Following the fraudulent re-election of Belarusian President Alexander Lukashenko in 2020, massive and popular demonstrations brought hundreds of thousands of Belarusians to the streets to protest against this new denial of democracy. Supported by Russia, which will send soldiers, security forces and propagandists there, these demonstrations will be very harshly repressed, causing at least 4 deaths, 4000 injuries and more than 30.000 arrests. The Belarusian opposition is either arrested or forced into exile, and the regime is considerably toughening up repression and arrests in the country, even for isolated and minor acts, such as wearing the traditional colors of the Belarusian flag. Since then, President Lukashenko has continued to give pledges to his Russian ally and protector, in particular by increasing his trips to Moscow.
Thus, Belarus served as the starting base for the Russian forces for one of the 3 major offensives at the start of the military special operation in February 2022, in this case the assault on the Hostomel aerodrome followed by that on the Ukrainian capital. In addition, many of the ballistic missiles fired at the start of the conflict were fired from Belarusian territory. However, despite having moved troops to the border of Ukraine and Poland, Minsk never officially entered the conflict, and no Belarusian troops have been deployed in Ukraine since the start of the conflict. However, President Lukashenko has repeatedly used warlike rhetoric, most often to justify even more ferocious repression in the country, and to fight against supposed support for Westerners. Unlike Vladimir Putin, Alexander Lukashenko is indeed aware that he does not have popular support, and that today his regime is only holding on by fear inspired by repression, and by the support of his Russian ally. .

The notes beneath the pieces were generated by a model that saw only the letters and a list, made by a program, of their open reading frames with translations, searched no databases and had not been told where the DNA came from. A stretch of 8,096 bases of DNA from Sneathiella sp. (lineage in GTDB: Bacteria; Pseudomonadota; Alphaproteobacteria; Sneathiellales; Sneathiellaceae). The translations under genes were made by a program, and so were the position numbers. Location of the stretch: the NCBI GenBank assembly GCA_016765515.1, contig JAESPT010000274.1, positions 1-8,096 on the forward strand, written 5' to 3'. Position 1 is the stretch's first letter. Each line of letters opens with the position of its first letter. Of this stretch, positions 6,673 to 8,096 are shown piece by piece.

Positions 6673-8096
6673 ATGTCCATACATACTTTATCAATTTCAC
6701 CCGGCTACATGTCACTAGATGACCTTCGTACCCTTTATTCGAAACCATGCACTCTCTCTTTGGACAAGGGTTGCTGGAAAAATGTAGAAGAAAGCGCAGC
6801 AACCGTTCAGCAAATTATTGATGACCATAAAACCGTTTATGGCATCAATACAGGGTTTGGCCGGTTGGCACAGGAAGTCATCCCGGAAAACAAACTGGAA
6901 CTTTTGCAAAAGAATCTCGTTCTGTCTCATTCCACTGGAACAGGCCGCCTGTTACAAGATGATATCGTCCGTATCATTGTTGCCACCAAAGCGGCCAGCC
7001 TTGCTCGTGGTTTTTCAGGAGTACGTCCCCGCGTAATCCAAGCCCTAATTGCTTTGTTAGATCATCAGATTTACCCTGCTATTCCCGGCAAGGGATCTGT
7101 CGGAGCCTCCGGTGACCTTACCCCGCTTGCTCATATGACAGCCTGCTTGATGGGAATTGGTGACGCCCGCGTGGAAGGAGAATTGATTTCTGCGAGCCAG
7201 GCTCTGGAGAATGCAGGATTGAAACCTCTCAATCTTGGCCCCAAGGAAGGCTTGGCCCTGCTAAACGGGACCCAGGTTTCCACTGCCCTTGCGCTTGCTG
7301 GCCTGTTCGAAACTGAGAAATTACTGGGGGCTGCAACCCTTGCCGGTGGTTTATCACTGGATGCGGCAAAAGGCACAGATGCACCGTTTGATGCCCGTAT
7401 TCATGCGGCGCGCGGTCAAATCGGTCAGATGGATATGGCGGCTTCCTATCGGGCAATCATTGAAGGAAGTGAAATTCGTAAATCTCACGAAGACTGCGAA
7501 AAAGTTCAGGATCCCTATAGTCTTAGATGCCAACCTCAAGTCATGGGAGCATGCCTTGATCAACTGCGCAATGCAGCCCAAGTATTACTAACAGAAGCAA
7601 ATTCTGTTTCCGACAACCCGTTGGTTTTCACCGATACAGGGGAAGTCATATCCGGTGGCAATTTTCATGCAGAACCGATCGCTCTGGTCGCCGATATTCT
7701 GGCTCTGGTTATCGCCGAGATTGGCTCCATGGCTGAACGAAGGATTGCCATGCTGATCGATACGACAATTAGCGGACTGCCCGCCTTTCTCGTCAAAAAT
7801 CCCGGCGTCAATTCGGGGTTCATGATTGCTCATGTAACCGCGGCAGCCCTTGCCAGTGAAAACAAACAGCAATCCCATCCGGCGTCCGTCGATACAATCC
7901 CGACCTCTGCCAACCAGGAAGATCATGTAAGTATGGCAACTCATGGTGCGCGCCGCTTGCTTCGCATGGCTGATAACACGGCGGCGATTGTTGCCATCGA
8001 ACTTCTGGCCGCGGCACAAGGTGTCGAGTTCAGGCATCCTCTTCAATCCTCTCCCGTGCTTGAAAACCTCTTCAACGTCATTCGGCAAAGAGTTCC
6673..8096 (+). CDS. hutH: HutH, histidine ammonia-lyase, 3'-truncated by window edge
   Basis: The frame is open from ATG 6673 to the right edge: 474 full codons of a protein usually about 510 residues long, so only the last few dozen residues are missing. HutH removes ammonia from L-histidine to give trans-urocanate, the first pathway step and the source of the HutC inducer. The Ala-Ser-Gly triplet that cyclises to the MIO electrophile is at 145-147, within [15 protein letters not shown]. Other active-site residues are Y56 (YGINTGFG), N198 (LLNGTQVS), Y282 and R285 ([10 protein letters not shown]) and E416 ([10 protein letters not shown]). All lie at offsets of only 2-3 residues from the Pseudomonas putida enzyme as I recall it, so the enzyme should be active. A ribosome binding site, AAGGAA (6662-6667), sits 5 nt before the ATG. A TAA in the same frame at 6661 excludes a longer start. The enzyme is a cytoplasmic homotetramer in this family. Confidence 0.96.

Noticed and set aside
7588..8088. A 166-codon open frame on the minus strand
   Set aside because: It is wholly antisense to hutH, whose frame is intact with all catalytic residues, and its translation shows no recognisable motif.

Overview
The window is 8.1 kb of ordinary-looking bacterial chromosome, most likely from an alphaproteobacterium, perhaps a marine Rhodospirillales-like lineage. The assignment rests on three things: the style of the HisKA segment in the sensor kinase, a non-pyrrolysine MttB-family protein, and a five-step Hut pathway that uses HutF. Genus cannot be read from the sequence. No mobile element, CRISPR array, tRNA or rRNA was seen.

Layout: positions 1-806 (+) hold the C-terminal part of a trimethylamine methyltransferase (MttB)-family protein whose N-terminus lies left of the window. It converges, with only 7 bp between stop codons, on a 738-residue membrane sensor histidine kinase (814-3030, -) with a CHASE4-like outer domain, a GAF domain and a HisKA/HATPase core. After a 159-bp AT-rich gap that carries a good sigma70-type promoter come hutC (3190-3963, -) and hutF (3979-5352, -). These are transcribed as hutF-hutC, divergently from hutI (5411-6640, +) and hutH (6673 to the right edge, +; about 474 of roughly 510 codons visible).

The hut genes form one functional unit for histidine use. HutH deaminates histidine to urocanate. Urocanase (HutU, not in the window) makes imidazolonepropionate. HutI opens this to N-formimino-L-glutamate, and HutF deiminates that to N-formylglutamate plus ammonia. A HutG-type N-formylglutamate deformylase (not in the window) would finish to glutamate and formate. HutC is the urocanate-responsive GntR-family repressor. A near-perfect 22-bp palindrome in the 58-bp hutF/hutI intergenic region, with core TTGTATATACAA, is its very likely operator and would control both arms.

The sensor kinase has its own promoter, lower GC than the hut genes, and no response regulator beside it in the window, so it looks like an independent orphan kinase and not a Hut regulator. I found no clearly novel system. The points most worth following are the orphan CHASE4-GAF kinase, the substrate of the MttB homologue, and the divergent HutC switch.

These two aspects are, however, in a way, contradictory. Indeed, to meet Moscow's expectations and thus guarantee the support of Putin and his army, Lukashenko is called upon to weigh more heavily in the balance of power that is being established today between Europe and Russia. However, a mobilization is to be excluded for Minsk, an intervention in Ukraine even less, the risks being then very important that a popular uprising comes to take everything, and with it Lukashenko. It was perhaps in an attempt to resolve this difficult equation that the President of Belarus announced today his intention to create a new defensive force of the territorial defense type, 45.000 men strong, armed and in charge of protecting Belarusian cities and territory if it were to be attacked. Remember that the country's armed forces do not exceed 50.000 men, that they are above all made up of conscripts, and that they are notoriously ill-equipped and poorly trained. However, this announcement, perceived as an evolution of the Belarusian posture, is not new, and turns out to be even significantly less ambitious than that demanded by the Minister of Defense a few days earlier. The possibility of having to arm several tens of thousands of Belarusian civilians is probably cause for concern for the country's authorities.
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